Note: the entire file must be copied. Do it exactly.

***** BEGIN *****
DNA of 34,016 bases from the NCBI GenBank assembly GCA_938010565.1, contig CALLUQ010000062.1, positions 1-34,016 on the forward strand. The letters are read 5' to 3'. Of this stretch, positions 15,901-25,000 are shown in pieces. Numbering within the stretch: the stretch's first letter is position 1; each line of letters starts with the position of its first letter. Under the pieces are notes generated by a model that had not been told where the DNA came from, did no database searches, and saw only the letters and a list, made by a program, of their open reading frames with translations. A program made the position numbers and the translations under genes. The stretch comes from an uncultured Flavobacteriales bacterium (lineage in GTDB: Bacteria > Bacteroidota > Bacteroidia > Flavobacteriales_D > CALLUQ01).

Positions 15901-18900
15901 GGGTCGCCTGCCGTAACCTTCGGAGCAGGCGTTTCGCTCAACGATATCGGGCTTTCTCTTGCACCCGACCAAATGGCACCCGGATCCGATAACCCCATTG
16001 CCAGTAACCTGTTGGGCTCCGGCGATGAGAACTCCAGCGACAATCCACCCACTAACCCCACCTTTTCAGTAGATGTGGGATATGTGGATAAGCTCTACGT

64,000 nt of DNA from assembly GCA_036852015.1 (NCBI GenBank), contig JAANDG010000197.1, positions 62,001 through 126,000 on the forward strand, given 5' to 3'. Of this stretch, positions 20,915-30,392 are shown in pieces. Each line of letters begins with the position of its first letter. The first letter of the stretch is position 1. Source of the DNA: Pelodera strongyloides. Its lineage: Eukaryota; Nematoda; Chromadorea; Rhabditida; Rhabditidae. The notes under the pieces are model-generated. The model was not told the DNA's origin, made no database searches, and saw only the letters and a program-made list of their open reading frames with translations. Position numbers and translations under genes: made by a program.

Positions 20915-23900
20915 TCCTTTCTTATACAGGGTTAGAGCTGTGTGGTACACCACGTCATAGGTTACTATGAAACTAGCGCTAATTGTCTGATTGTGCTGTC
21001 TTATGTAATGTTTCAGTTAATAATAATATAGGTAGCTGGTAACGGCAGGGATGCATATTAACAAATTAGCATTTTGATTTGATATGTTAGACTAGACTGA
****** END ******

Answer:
DNA of 34,016 bases from the NCBI GenBank assembly GCA_938010565.1, contig CALLUQ010000062.1, positions 1-34,016 on the forward strand. The letters are read 5' to 3'. Of this stretch, positions 15,901-25,000 are shown in pieces. Numbering within the stretch: the stretch's first letter is position 1; each line of letters starts with the position of its first letter. Under the pieces are notes generated by a model that had not been told where the DNA came from, did no database searches, and saw only the letters and a list, made by a program, of their open reading frames with translations. A program made the position numbers and the translations under genes. The stretch comes from an uncultured Flavobacteriales bacterium (lineage in GTDB: Bacteria > Bacteroidota > Bacteroidia > Flavobacteriales_D > CALLUQ01).

Positions 15901-18900
15901 GGGTCGCCTGCCGTAACCTTCGGAGCAGGCGTTTCGCTCAACGATATCGGGCTTTCTCTTGCACCCGACCAAATGGCACCCGGATCCGATAACCCCATTG
16001 CCAGTAACCTGTTGGGCTCCGGCGATGAGAACTCCAGCGACAATCCACCCACTAACCCCACCTTTTCAGTAGATGTGGGATATGTGGATAAGCTCTACGT

64,000 nt of DNA from assembly GCA_036852015.1 (NCBI GenBank), contig JAANDG010000197.1, positions 62,001 through 126,000 on the forward strand, given 5' to 3'. Of this stretch, positions 20,915-30,392 are shown in pieces. Each line of letters begins with the position of its first letter. The first letter of the stretch is position 1. Source of the DNA: Pelodera strongyloides. Its lineage: Eukaryota; Nematoda; Chromadorea; Rhabditida; Rhabditidae. The notes under the pieces are model-generated. The model was not told the DNA's origin, made no database searches, and saw only the letters and a program-made list of their open reading frames with translations. Position numbers and translations under genes: made by a program.

Positions 20915-23900
20915 TCCTTTCTTATACAGGGTTAGAGCTGTGTGGTACACCACGTCATAGGTTACTATGAAACTAGCGCTAATTGTCTGATTGTGCTGTC
21001 TTATGTAATGTTTCAGTTAATAATAATATAGGTAGCTGGTAACGGCAGGGATGCATATTAACAAATTAGCATTTTGATTTGATATGTTAGACTAGACTGA